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The federal government has a vested interest in activities that involve the crossing of state lines. For while states can govern a great deal of daily life within their own borders, when individuals and commerce cross state lines, inconsistencies in policies and procedures can lead to inconsistent and other various unintentionally negative consequences. Thus, the federal government tends to step in and regulate movement of people, goods and services involving travel over state lines.

Unfortunately, certain interstate regulations can be heavy-handed and overly broad. Though the intentions of many interstate regulations are well-meaning, they can stifle states’ rights, trade and individual freedoms in some circumstances.

For example, individuals who are convicted of certain sex crimes are often required to report their whereabouts and personal information to their residential state’s sex offender registry. When these individuals move across state lines, the federal government seeks to hold them accountable for re-registering in their new residential state. Absence of federal oversight on this issue might lead to inconsistent treatment of sex offender reporting, so it is understandable that the federal government retains some oversight on this issue. However, many insist that the federal government has recently gone too far in its efforts to regulate interstate residential transfer and travel of sex offenders.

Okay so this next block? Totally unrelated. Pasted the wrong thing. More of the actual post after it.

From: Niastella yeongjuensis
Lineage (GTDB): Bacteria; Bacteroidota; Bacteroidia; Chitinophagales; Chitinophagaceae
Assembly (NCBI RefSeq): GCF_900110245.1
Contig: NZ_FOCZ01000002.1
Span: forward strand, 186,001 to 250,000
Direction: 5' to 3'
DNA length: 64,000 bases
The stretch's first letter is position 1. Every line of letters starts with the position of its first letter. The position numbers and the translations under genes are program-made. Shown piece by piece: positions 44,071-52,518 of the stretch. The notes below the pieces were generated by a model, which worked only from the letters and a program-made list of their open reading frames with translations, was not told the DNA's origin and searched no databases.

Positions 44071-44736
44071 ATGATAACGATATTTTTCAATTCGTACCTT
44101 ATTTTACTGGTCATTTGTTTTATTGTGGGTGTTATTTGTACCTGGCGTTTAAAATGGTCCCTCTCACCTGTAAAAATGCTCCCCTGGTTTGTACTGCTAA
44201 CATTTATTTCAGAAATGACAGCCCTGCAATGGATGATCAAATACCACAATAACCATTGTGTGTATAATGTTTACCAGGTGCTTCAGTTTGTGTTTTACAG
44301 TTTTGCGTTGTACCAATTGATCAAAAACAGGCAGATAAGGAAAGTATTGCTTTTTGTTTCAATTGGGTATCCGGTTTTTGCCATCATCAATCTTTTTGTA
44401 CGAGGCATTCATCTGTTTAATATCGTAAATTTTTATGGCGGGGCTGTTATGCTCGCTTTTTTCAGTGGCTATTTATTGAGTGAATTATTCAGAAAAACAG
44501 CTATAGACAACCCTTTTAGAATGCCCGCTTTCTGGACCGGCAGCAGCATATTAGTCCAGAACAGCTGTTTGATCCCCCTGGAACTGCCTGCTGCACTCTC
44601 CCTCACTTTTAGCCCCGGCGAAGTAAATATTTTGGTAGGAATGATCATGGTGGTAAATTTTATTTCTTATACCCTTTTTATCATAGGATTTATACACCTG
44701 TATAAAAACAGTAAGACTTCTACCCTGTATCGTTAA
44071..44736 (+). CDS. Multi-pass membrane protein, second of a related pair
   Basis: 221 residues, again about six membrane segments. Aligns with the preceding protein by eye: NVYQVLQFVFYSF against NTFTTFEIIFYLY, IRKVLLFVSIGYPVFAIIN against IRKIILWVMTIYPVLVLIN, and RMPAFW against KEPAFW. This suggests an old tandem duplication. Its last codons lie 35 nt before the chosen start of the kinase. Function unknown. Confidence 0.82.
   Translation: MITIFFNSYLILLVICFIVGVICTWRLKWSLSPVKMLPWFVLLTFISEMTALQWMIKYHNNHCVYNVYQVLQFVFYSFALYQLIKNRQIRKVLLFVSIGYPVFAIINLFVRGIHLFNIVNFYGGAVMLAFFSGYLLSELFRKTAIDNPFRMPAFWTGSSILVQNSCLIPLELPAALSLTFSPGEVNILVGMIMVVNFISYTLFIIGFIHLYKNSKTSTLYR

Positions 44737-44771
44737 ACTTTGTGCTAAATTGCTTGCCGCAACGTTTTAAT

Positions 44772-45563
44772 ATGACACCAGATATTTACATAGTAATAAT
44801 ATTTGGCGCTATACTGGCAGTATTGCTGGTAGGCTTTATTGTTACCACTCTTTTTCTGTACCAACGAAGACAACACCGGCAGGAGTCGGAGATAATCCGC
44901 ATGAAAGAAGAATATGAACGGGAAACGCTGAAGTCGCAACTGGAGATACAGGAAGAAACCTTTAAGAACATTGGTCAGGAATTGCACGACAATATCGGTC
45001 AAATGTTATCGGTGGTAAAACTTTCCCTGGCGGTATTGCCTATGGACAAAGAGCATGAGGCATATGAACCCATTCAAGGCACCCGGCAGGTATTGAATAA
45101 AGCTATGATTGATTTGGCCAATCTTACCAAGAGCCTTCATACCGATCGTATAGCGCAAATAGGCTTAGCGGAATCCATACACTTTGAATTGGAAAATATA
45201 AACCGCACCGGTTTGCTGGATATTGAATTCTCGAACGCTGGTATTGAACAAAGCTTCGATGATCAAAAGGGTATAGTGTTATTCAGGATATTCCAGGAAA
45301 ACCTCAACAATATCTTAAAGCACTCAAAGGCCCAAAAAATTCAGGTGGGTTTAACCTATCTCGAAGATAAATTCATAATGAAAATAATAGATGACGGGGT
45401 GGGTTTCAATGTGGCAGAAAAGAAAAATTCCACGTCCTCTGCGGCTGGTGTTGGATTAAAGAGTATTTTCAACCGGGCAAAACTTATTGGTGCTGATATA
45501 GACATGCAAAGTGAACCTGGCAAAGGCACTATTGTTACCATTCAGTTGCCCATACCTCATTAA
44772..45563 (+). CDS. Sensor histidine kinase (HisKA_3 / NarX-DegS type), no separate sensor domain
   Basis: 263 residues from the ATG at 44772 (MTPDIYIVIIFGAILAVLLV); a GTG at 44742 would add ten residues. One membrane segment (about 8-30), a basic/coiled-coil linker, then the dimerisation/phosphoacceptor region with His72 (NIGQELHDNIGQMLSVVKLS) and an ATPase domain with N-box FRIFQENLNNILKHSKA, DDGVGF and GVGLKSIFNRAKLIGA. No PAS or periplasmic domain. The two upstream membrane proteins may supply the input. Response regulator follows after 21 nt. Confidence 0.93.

Essentially, federal oversight of this issue has tied states’ hands in requiring them to so strictly monitor sex offenders within their states that their resources are stretched impossibly thin and the personal freedoms of sex offenders are being trampled. Please check back in later this week as we continue our discussion of this important issue.

Source: Courier of Montgomery County, “Modify federal sex offender registry law to give states more flexibility,” Nov. 27, 2012

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Andrew Moses

Andrew has been practicing criminal law his entire career. After graduating from law school he began working as an Assistant State Attorney prosecuting cases in Orange and Osceola Counties. During his time as an Assistant State Attorney, Andrew handled all types of cases ranging from misdemeanors to such serious felonies as drug trafficking and armed robbery. His experience as a prosecutor helped him gain perspective of the criminal justice system and how the government established its cases.

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